Speaking of Buddhists, the bus driver was a bit fat, quite bald, and had a round Buddha-like head. His voice surprised me; it was a baritone radio-announcer voice. This baritone Buddha bus-driver was involved in a conversation at length, for most of the forty minutes from when I got on to when she got off near Hamyang City, with a woman passenger who sat in the front seat.
I was surprised to see that the bus already had about six passengers when I got on, because I knew from my trail guidebook that there was only one stop before mine, at Junggi Hamlet [중기마을] to the west of Unsan and at the very end of the county road. Mountains were all around it. That hamlet is near Jung-jae Pass [중재 or 중치], the place I had emerged from the mountains the day before.
The bus ride cost 2,000 Won ($1,85). Only cash was accepted. There seemed to be a machine for reading electronic cards, but nobody, of the two dozen or more who got on and off, used it. It must have been just for show!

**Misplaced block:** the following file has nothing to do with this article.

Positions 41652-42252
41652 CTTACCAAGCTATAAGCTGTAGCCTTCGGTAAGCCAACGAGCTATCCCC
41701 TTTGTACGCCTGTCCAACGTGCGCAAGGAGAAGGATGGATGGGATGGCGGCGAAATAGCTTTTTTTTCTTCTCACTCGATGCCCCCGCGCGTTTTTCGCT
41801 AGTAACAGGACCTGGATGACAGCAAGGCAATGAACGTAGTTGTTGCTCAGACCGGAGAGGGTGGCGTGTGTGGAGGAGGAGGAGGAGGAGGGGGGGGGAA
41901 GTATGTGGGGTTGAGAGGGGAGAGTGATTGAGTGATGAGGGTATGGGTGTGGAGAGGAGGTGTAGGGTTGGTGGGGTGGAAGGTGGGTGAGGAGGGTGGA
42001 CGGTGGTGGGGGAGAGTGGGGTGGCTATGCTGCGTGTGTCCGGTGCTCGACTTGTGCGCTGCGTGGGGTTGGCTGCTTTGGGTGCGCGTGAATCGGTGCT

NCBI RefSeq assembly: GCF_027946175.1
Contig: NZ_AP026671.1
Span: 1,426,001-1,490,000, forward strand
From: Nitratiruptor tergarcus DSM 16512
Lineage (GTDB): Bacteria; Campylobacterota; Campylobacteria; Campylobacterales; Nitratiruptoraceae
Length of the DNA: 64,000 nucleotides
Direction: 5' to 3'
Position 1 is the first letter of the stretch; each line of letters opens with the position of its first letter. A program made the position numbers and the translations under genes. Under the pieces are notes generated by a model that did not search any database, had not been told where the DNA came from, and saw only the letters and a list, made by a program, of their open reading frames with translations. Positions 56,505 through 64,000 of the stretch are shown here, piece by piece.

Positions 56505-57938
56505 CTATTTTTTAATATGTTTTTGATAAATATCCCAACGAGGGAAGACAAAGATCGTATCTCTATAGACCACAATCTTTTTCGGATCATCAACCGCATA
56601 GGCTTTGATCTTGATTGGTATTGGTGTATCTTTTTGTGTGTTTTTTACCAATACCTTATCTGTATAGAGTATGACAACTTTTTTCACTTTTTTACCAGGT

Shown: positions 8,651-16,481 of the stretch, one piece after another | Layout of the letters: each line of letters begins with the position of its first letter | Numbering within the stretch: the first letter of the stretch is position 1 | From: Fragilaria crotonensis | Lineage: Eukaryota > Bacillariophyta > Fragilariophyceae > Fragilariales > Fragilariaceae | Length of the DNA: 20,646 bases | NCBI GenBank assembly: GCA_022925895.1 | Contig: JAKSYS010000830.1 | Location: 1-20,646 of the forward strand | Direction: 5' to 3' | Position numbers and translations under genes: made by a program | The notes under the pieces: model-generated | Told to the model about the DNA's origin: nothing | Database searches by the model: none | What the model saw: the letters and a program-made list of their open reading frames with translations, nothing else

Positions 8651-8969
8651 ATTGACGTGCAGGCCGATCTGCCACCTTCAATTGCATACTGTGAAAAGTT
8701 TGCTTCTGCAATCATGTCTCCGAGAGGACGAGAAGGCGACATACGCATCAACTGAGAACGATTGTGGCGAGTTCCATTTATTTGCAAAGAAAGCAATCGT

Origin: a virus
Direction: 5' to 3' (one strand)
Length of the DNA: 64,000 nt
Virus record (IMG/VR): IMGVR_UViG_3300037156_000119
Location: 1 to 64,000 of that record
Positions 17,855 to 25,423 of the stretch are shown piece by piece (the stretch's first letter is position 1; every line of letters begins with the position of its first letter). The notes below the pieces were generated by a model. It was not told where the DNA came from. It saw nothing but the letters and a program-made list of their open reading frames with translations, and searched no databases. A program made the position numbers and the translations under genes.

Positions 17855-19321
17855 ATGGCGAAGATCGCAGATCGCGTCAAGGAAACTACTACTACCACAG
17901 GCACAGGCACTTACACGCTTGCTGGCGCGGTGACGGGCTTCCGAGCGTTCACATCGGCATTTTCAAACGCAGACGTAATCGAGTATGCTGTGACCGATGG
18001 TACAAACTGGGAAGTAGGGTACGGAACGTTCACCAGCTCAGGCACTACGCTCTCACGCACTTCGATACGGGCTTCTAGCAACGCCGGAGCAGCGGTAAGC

Of the other passengers, all but two were elderly or nearly so. Many seemed to know each other, of course. I think the bus passed through the districts of Baekjeon and Byeonggok (백전면, 병곡면), the total population of both being 3,000 according to Korean Wikipedia. I presume many or most of these riders have been living there since birth.
People got off almost wherever they wanted; they'd just ask the driver and he'd stop. Most were "going to town" to take care of some business or other, and got off in the city. I got out at the County Bus Terminal (시내터미널), close to the Intercity Bus Terminal (시외터미널). Here is the Intercity Bus Terminal, looking very North Korean: